Twice in Mike's (my husband) ministry, we were assigned to a church where the pastor died. One church, the pastor had battled cancer for two years. The other church, the pastor died suddenly on a Sunday morning.
Both places had unique challenges because of these events. Neither church had people coming by our parsonage/house to greet us on moving day. No meals were available during those first few days. We did not understand why persons in both congregations were distant and seemingly uninterested in welcoming us to the church and community. (Perhaps we were really spoiled by our previous moves where people stopped by the parsonage offering to help move boxes etc. and provide a couple of meals until I could get to the store.) We realized that at both places, the congregation was drained emotionally, physically and spiritually as they had cared for the surviving spouse and children for many, many months. They weren't ready to extend friendship and greeting to a new pastor and family as they were still dealing with grief.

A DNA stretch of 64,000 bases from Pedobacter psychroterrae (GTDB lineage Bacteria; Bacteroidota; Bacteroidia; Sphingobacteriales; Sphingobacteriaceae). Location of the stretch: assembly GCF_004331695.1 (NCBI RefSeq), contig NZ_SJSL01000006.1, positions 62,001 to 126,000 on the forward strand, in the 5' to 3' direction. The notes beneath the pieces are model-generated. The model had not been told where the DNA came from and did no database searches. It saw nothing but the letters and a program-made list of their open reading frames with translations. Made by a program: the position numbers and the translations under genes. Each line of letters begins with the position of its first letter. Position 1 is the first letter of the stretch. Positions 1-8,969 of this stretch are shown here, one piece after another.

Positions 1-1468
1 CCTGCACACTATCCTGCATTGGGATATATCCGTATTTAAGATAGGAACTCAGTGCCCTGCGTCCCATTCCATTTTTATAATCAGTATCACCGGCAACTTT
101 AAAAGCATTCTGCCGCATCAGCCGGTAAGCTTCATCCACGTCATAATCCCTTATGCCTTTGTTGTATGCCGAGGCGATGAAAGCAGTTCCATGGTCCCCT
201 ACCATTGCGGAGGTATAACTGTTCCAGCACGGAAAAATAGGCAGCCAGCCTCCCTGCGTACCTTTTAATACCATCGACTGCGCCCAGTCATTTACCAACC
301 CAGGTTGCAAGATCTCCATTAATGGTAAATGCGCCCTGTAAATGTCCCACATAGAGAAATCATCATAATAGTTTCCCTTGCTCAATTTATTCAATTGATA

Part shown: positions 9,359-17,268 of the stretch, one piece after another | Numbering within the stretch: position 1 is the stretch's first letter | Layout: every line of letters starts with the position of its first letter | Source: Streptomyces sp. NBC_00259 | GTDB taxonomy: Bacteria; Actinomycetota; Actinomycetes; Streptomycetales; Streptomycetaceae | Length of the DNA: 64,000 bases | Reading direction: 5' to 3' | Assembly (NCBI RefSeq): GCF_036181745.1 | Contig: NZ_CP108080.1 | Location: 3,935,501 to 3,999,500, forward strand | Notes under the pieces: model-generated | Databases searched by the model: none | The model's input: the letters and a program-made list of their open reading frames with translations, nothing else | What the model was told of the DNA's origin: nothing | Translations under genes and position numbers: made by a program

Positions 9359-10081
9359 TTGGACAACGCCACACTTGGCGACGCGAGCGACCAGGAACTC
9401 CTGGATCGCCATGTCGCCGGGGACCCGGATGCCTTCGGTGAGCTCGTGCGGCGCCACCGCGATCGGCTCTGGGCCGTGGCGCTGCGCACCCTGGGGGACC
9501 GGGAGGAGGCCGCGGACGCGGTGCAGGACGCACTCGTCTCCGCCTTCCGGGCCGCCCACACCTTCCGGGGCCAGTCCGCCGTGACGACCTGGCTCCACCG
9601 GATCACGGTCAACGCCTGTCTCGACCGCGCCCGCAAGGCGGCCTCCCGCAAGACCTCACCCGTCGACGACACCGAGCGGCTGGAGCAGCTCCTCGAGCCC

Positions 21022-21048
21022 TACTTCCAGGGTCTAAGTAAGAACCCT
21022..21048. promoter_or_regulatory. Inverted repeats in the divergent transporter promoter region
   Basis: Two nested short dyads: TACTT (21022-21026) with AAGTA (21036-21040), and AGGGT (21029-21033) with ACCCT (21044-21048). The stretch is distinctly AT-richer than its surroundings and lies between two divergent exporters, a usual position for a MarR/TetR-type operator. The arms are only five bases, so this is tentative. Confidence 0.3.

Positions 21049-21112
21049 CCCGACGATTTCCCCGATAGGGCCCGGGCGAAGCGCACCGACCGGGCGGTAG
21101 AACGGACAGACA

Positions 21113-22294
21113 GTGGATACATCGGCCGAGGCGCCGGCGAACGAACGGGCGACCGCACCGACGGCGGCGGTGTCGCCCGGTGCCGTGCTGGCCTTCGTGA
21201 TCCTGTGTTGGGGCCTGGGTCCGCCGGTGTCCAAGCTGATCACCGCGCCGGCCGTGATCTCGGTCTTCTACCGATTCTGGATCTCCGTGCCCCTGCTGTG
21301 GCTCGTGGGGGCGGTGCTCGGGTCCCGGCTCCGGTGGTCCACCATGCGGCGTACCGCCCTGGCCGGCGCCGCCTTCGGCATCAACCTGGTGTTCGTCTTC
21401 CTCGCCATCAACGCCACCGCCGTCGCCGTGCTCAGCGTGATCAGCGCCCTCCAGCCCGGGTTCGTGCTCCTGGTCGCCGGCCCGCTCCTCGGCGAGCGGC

Mike and I decided to wait patiently, once we realized the dynamics of our move, until the people were ready to befriend us. We respected their grief. Eventually, in both places, we felt more of a kinship with the congregation as time went on. We tell others that grief has no timetable, and remembering that each person was in a different place with his/her grief helped us relax and realize that the indifference we were feeling was not related to us. We grew from that first experience, and were able to apply that learning, when again, we followed a pastor who had died.
To be continued.
Jacquie Reed, Fishers, Indiana